Health Tourism
Show Less

Health Tourism

Social Welfare through International Trade

David Reisman

In this unique and pathbreaking book, David Reisman examines the relatively new phenomenon of health travel. He presents a multidisciplinary account of the way in which lower costs, shorter waiting times, different services, and the chance to combine recreational tourism with a check-up or an operation all come together to make medical travel a new industry with the potential to create jobs and wealth, while at the same time giving sick people high-quality care at an affordable price.
Buy Book in Print
Show Summary Details
You do not have access to this content

Chapter 9: The Singapore Experience

David Reisman


Medical tourism in Asia generated revenues of US$3.4 billion in 2007. It accounted for 12.7 per cent of health-tourism exports worldwide. Already attracting 1.6 million health tourists a year, health tourism in Asia is growing annually at the rate of 20 to 30 per cent (Velasco, 2008: 13, 15). Revenues are likely to be in excess of US$4.4 billion by 2012 (USA Today, 2006). The market leaders are Thailand, India and Singapore. Other countries active in the Asian market are Korea, Malaysia and the Philippines. This chapter takes the example of Singapore to show what being a health care hub can mean on the ground. 9.1 THE SERVICE SECTOR Singapore is a small city-State situated about 85 miles north of the equator. Its population is only 4.99 million. Its land area is 692.1 square kilometres. Singapore is an open economy. The ratio of trade (exports plus imports) to GDP, at 360 per cent, is probably the highest in the world. Its balance of payments is almost always in surplus. Yet Singapore is a high-wage economy. Hourly compensation for manufacturing labour in Singapore stood at US$8.35 in 2007. In the United States the equivalent average was US$24.59. In Japan it was US$19.75. In Denmark it was US$42.29. Production workers’ pay in Singapore was only 34 per cent of the equivalent level in the United States. It is no cause for complacency. Production workers were paid only US$6.58 in Taiwan, US$5.78 in Hong Kong,...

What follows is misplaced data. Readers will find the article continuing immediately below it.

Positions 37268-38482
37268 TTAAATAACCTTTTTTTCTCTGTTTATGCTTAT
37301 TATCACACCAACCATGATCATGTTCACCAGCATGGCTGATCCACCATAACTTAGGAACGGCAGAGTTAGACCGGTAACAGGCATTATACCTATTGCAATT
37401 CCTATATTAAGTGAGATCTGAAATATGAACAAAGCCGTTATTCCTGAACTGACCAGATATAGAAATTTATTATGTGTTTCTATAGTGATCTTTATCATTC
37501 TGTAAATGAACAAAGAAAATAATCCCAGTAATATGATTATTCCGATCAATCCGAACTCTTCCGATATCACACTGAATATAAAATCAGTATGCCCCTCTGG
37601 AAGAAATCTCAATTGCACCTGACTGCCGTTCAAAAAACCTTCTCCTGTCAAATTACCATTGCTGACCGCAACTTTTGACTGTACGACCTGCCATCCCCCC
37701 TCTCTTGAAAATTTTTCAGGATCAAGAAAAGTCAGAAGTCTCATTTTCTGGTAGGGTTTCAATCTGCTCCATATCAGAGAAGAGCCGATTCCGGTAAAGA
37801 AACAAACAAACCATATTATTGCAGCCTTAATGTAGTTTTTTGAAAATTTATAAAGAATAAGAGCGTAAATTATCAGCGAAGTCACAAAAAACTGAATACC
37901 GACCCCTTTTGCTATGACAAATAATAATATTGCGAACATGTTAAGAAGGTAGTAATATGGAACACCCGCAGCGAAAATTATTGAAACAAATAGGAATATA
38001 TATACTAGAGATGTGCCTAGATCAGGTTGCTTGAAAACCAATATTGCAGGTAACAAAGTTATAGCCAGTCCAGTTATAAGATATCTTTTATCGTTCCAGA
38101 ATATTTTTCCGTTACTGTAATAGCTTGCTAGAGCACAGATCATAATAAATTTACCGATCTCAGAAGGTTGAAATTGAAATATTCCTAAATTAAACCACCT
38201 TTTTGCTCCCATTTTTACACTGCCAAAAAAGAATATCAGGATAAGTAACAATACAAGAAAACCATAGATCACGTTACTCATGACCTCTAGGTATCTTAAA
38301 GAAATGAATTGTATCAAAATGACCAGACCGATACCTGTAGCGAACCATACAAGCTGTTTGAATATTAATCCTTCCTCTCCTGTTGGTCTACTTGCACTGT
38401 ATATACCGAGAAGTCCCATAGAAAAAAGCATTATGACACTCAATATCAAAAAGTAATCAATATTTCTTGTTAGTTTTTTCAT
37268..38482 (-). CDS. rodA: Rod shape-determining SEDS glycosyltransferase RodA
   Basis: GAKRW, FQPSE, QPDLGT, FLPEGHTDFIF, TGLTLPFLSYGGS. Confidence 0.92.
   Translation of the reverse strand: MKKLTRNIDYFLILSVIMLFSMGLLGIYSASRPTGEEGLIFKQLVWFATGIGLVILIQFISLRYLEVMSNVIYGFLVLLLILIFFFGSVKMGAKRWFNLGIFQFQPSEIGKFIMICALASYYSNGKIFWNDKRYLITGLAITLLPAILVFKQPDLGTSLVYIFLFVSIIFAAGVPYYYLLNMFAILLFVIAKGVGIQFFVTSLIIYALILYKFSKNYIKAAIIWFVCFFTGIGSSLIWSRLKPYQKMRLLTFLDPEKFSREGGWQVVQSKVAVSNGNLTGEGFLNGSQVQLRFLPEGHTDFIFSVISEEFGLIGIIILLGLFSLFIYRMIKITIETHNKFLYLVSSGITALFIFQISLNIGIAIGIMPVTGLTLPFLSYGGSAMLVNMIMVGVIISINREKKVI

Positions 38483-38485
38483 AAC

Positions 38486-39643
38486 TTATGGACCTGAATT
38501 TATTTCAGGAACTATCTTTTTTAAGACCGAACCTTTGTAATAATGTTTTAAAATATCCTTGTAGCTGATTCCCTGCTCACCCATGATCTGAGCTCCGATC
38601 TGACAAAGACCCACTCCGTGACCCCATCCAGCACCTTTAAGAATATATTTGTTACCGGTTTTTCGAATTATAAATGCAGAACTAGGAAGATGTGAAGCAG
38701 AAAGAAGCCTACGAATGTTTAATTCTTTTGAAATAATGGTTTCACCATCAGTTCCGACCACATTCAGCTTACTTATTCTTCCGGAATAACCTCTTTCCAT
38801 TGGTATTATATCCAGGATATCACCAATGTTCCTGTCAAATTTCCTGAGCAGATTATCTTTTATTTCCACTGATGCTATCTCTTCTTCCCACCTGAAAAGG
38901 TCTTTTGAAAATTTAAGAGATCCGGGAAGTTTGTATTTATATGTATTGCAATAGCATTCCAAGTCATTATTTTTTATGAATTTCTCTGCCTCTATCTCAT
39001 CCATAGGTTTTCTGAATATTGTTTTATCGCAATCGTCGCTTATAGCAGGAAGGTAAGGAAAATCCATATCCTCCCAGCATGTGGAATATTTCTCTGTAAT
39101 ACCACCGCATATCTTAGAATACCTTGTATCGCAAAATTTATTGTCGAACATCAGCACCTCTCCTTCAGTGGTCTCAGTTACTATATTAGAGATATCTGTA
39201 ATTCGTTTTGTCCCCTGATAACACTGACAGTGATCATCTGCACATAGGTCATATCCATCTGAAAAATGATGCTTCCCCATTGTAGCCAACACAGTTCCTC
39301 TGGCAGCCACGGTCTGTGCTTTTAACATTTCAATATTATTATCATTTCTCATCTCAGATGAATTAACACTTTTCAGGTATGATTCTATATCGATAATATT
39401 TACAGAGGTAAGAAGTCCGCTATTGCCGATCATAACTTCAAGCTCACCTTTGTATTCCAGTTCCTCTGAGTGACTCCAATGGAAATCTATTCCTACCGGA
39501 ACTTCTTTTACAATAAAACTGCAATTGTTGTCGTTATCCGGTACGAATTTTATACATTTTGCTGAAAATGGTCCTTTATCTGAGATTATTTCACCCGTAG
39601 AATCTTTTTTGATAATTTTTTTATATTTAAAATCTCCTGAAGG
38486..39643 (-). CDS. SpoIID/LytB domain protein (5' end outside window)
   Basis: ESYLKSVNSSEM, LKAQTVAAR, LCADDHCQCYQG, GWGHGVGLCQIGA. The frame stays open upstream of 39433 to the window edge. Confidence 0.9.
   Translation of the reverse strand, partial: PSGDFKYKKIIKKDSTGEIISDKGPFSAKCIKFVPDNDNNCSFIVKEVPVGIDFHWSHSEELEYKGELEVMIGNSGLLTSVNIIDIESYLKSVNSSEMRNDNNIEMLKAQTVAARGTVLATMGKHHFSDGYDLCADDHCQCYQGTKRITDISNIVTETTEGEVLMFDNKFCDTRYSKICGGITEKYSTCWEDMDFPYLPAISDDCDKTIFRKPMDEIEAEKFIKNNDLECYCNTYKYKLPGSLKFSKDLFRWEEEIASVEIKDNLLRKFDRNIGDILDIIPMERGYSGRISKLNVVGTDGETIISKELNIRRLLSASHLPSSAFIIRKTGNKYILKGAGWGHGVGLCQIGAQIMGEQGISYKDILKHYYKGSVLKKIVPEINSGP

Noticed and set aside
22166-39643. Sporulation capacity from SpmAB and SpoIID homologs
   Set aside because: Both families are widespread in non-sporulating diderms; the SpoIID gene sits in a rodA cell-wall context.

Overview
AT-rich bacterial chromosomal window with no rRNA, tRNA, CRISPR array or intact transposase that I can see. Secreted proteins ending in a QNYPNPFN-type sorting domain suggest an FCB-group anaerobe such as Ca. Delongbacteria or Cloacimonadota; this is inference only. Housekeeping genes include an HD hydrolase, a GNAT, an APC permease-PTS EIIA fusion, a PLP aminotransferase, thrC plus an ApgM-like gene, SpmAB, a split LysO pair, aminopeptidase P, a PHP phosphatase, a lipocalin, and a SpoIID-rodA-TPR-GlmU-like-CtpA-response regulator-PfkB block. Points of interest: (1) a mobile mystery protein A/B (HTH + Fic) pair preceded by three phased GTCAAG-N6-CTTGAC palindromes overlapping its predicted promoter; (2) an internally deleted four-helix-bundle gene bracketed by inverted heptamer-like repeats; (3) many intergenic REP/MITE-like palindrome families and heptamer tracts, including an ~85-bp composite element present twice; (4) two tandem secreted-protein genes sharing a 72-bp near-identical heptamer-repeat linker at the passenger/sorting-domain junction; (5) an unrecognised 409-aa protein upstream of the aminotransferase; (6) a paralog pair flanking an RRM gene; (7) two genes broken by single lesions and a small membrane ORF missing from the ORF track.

You are not authenticated to view the full text of this chapter or article.

Elgaronline requires a subscription or purchase to access the full text of books or journals. Please login through your library system or with your personal username and password on the homepage.

Non-subscribers can freely search the site, view abstracts/ extracts and download selected front matter and introductory chapters for personal use.

Your library may not have purchased all subject areas. If you are authenticated and think you should have access to this title, please contact your librarian.

Further information

or login to access all content.